In light of the tonights round two re-match between the Cavs and the Warriors, I thought it would make sense to review how yuge their rivalry has actually been.
The Cavaliers and Warriors are giving non-NBA fans the ability to say there’s no parity in the league. Real fans know its skyrocketing in top-to-bottom competitiveness, juggling teams with new entertaining play styles, developing dominant and smooth young talent, and showcasing the growth of the league’s image in eyes of the public.
The positive state of the league legitimizes the legacy that these two great teams will leave behind. We are talking one of the strongest teams a top two player all-time has ever had versus a trend-shattering, trigger-thirsty, record-setting Golden State Warriors.
LeBron himself has discussed this comeback championship as the greatest accomplishment in his lifetime. On the other side, we had a free agent former MVP join a two-time reigning, unanimous MVP. This story is remarkable.
With another victory over this team, LeBron James will pass Jordan in thousands of minds across the globe. And for good reason. LeBron has been at peak efficiency in these playoffs. Per 100 possessions in the past two playoff escapades, The King is nailing in averages of 35.5 points (37 at home), 13.1 rebound, 10.1 assists, 2.6 steals (3.2 at home), and 1.5 blocks.
In fact, LeBron’s advanced statistics in the finals since reuniting with the Cavs have been immaculate. He has a rebound percentage of 15.6%, a preposterous assist percentage of 48.4%, a steal percentage of 2.4%, and a block percentage of 3.5% (5.9% in last years finals!!). Jordan’s career averages in these areas are 9.3% reb, 29.4% ast, 2.4% stl, and 1.2% blk for all six of his NBA finals. They have nearly mirroring numbers in terms of true shooting percentage and usage (Jordan 56% and 36.1% vs LeBron at 52% and 37.1%), but it is clear that LeBron is blowing Jordan out of the water in terms of creating opportunities for teammates and eliminating opportunities for the opposition. Not only did LeBron have one of the most impressive finals victories of all time in terms of individual performance, but he also did it against a blasphemously nasty Golden State Warriors roster. That has recently become more blasphemous.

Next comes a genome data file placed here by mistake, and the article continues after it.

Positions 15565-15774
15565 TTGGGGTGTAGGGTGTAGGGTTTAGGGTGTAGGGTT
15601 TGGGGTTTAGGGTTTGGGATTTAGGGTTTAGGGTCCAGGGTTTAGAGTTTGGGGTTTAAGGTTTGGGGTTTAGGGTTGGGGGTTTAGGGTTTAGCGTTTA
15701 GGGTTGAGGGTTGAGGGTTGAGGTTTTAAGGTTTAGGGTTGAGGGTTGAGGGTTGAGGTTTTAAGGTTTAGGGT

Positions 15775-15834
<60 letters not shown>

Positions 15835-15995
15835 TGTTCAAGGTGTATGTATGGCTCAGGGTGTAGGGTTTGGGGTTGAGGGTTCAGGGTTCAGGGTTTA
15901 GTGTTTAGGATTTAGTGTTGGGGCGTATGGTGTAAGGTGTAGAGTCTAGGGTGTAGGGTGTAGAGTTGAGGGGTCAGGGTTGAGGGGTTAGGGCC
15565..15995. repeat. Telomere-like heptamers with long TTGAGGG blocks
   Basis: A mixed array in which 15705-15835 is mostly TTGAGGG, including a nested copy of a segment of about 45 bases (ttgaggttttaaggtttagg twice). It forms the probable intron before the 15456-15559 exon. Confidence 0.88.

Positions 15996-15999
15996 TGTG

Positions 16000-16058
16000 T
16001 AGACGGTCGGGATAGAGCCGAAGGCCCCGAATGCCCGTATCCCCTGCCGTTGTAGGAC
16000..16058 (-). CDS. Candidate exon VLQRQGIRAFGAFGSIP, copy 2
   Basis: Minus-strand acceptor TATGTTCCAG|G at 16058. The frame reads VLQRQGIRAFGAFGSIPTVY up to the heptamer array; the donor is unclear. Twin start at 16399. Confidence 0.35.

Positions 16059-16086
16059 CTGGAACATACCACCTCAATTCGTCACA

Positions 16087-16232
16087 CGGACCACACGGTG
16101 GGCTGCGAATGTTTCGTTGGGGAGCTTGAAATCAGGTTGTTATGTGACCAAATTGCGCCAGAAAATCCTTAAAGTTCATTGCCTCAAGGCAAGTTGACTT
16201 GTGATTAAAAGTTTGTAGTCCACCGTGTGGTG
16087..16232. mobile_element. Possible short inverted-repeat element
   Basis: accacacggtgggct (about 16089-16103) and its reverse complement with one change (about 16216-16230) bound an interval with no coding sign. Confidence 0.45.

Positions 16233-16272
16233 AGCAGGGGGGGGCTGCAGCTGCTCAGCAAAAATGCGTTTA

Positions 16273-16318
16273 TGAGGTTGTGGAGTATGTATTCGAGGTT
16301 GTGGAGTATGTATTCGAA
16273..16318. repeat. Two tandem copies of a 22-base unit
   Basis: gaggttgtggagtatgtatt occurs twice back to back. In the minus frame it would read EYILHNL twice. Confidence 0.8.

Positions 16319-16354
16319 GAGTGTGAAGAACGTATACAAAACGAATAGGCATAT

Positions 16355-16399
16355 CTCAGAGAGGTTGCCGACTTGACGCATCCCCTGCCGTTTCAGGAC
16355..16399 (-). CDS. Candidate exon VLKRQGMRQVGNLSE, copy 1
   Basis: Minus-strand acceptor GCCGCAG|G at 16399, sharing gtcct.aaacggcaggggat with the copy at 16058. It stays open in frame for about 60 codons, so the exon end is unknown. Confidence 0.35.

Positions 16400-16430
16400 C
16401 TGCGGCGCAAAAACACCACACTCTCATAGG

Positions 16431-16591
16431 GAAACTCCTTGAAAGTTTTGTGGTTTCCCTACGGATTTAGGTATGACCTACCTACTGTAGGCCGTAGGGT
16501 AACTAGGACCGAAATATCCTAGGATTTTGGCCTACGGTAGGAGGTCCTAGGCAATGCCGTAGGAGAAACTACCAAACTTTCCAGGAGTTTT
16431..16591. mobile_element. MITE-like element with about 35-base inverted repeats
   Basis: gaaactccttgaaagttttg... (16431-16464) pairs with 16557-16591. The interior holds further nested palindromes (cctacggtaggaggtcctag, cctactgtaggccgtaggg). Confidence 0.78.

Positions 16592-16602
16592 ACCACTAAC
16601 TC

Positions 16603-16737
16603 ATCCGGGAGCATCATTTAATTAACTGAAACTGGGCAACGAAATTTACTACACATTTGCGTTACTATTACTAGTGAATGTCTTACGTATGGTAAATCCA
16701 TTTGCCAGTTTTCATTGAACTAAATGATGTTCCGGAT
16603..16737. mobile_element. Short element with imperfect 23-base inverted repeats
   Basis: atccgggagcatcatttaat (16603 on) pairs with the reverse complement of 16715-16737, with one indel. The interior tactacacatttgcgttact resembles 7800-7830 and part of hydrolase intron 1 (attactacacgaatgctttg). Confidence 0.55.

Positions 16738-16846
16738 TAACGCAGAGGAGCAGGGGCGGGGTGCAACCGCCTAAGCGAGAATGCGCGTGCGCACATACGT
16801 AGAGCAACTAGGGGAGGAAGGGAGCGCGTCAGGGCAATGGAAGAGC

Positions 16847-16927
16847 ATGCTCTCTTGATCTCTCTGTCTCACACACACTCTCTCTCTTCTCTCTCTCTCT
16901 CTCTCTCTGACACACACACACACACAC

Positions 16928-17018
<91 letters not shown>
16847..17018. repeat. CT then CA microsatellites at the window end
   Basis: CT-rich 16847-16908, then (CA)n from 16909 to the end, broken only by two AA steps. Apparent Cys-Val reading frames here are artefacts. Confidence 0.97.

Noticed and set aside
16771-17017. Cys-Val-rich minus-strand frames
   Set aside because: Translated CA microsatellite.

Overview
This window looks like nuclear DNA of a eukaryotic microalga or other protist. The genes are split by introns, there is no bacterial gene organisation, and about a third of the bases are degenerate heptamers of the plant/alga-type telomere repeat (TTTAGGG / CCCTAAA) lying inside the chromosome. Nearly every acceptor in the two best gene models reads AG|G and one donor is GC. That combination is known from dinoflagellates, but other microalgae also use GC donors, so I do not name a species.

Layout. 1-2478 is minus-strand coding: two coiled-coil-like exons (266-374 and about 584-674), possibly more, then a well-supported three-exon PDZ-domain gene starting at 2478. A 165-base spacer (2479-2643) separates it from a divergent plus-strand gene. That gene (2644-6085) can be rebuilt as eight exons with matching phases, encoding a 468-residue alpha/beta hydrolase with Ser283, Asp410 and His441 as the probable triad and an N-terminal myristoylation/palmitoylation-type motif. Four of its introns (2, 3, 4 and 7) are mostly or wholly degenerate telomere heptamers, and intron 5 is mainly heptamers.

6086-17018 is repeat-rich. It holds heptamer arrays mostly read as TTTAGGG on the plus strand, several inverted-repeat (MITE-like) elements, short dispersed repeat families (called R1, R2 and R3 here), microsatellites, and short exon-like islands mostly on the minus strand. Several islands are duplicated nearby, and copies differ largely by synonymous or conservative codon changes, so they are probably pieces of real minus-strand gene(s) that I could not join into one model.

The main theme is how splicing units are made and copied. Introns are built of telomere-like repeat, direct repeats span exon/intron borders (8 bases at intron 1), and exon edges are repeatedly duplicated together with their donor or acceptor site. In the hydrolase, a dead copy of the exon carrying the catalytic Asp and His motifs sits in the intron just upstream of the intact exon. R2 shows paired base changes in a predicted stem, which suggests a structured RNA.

It isn’t just LeBron, his teammates are playing the best ball of their careers as well. Kevin Love has perfected his role with more consistency and spark in the start of games (including his 34 point Klay-esque first quarter). His averages of 21 ppg and 11 rpg are the highest since coming to the Cavaliers, all while sinking 39% of his threes, the highest since his 2010/11 campaign in which he only made 88 (he already has 94 in 35 games this season). His accuracy could be attributed to better shot placement, as the Cavs are working to transform Kev into a corner specialist. 35% of his three point attempts come from the corner, the highest in his career. Additionally, the Cavs are trusting Love in isolation and high post situations more frequently than they have in the past. His FGM are still assisted at a high rate, but the numbers have dropped from all areas of the floor. Cleveland giving him a bit more free range as a scorer is instilling a level of confidence in Kevin Love that up to this point he has not shown.
Kyrie Irving is affirming his role as a prolific scorer. His 33.9 points per 100 possessions is his best of his career. He is cutting and moving off ball better than he ever has, creating more space for himself and for other shooters on the team. In contrast to Kevin Love’s decrease in assisted FGM, Kyrie’s assisted FGM rate has grown to the highest since LeBron coming to town. This takes pressure off Irving to create every shot inside of the three-point line off his handles, and lean on the offensive scheme and passing of his teammates instead. The coaching staff’s strategies and player’s self awareness are falling into place at the right time. They are finally able to capitalize on specific strengths of their personnel.